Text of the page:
Engineers Week at Western Carolina University kicked off Monday, Feb. 19, with guest speaker Lonnie Johnson addressing engineering and technology students on the “Impact of Technology” at the A.K. Hinds University Center’s Grandroom.
Johnson, the inventor of the Super Soaker water gun, shared his experiences as an engineer and inventor, while offering this advice to future engineers: “Be fearless and persevere,” he said. “It’s about setting goals, pursuing those goals, and not giving up until they’re achieved. Set out to do what you envision and accomplish it.”
Johnson began is talk by discussing how he came across the idea of the Super Soaker. After returning to the Air Force in 1982, Johnson was working on a longtime personal project, an environmentally friendly heat pump that would use water instead of Freon. While experimenting with different nozzles, he noticed a high-pressure stream coming out of the nozzles, and immediately a light went off.
“I thought a high-pressure water gun would really be neat, so I stopped working on the heat pump and started designing a high-performance water gun,” Johnson said.
He received a patent for the toy in 1986. He eventually sold the water gun, initially called the “Power Drencher,” to Larami Corporation in 1989. It wasn’t until some additional tinkering and a name change to “Super Soaker” that it became a hit. The Super Soaker topped $200 million in sales in 1991.
Now under Hasbro, which purchased Larami, the Super Soaker sales have reached nearly reached $1 billion and it is annually ranked among the world’s top 20 best-selling toys.
But Johnson said what most people don’t know about him is his contribution to the NERF dart gun’s success. The NERF dart gun, which was owned by toymaker Hasbro, was already out when the Super Soaker was introduced. Wanting to be the king of all toy guns, Johnson began designing dart guns, both big and small, that could outperform Hasbro’s version.
“When I went and presented it to (Hasbro), they saw how well my guns worked and they didn’t want me to take that product line somewhere else,” Johnson said. “I literally intimidated them into doing a deal with me. They didn’t want to lose the existing market share that they had.”
Soon afterwards, Johnson said he had a falling out with Hasbro, alleging that the company defaulted on their contract and stopped paying royalties. He was later awarded more than $70 million in a settlement.
Johnson also discussed some of his other notable accomplishments. He represented all-African-American Williamson High School in the 1968 Alabama science fair. As the only African-American participant, Johnson entered a robot he built named Linex, which won first place.
“I remember thinking, it’s going to take a really long time to build this, but it’s going to be awesome when I get it done,” Johnson said. “He was fully remote controlled. I had a transmitter and a receiver so I could transmit signals and command him. He could swivel on his base and he had wheels so he could move around. He had arms that had all of the joints that a human arm had and he had little grabbers so he could pick up stuff.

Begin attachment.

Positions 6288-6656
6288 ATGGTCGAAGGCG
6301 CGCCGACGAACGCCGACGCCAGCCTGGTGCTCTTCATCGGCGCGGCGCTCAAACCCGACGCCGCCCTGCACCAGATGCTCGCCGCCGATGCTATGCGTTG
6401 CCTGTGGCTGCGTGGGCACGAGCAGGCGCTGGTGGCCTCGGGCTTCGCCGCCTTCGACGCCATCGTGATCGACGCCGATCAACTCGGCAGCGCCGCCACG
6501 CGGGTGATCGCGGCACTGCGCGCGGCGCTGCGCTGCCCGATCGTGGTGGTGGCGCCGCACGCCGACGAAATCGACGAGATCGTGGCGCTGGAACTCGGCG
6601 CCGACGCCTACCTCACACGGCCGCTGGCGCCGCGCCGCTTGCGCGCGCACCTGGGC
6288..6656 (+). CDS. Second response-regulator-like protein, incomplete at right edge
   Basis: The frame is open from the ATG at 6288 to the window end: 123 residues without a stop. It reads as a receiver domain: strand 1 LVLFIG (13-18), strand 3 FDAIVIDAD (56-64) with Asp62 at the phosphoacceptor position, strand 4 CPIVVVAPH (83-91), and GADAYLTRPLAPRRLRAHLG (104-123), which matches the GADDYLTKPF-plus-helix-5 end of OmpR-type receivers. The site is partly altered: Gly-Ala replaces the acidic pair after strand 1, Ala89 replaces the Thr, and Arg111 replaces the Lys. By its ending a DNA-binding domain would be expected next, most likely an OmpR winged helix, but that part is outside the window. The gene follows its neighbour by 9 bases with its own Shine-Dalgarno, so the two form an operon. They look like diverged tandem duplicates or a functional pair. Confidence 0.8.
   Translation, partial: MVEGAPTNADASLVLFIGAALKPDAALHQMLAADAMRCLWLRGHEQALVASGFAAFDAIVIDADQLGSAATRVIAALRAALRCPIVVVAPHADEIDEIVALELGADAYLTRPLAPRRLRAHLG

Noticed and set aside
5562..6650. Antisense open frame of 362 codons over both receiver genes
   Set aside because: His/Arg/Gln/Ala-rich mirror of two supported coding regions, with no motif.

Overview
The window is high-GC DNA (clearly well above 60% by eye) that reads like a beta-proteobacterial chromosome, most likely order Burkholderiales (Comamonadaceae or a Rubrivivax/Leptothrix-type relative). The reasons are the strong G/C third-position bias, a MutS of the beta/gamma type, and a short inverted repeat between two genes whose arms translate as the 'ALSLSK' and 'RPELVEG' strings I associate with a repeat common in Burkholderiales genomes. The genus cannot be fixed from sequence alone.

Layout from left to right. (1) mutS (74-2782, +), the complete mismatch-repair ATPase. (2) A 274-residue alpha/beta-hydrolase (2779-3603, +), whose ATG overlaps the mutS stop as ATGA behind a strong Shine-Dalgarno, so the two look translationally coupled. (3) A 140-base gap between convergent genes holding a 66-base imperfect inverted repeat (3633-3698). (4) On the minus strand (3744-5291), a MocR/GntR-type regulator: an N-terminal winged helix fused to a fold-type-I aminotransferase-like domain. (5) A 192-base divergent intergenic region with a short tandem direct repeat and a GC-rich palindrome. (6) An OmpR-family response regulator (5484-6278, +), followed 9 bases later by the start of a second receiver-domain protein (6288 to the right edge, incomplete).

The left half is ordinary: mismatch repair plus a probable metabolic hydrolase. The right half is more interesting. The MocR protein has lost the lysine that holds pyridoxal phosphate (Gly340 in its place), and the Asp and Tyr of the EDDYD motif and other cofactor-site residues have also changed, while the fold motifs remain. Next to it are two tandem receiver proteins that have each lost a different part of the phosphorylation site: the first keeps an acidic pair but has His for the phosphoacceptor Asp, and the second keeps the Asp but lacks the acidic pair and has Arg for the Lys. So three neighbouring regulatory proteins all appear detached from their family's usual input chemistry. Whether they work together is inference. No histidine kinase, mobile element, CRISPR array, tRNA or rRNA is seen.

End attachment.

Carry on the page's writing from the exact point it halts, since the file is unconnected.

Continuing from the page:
“In reality, just making him work at all and having all those things move was a huge victory in itself. The wheels and swiveling on his base used electric motors, but his arms used compressed air cylinders to move the joints.”
Currently, one of Johnson’s companies, Johnson Battery Technologies Inc., is introducing a new generation of rechargeable battery technology that has the potential to revolutionize the battery industry. By providing a source of energy much greater than what exists today in a substantially reduced size, this technology will solve many of the problems related to technology mobility in the future, he said.
Johnson also has developed a thermodynamic energy conversion technology called JTEC that converts heat to electrical energy with significant advantages over alternative systems.
“JTEC is one of my inventions that I’m very excited about,” he said. “It’s an engine that converts heat directly to electricity. It doesn’t care where the heat comes from. It has no mechanical moving parts.”
Johnson also stressed that his successes didn’t come without failures. He shared a story of how, as a middle schooler, he was interested in rockets. He used to buy Estes Rocket kits and launch them. Eventually, he wanted to have his own rockets, so he went to a library and found a recipe for rocket fuel. He recognized all of the ingredients except one, so his plan was put on hold.
Then, one day, his mother sent him to the pharmacy to pick up a prescription. While waiting for the pharmacist, Johnson was walking the aisles and began reading the labels on different chemicals on the shelves. He stumbled across the ingredient he hadn’t recognized from the rocket fuel recipe and bought some. He heated the ingredients on the stove top.
“It melted down to a tar-like (substance) and you pour this really thick, gooey stuff into the body of the rocket, and then it cools and gets hard and you put the nozzle on it,” Johnson said. “I built rockets and launched them.”
One day while making fuel, Johnson overheated it and sparks began coming out of the side of the pot. The kitchen began filling up with smoke and sparks.
“I couldn’t see my hand in front of my face,” he said. “It scared the heck out of me. Eventually, it cleared. There were a few small burn holes in the kitchen chairs. My dad came home and he looked at me and said, ‘You’re going to have to mix that outside from now on,’ and he bought me a hot plate. Things do go wrong.”
Johnson’s visit was sponsored by the College of Engineering and Technology, the Office of the Chief Diversity Officer, Intercultural Affairs, the Office of Student Success, the College of Arts and Sciences, and the College of Education and Allied Professions.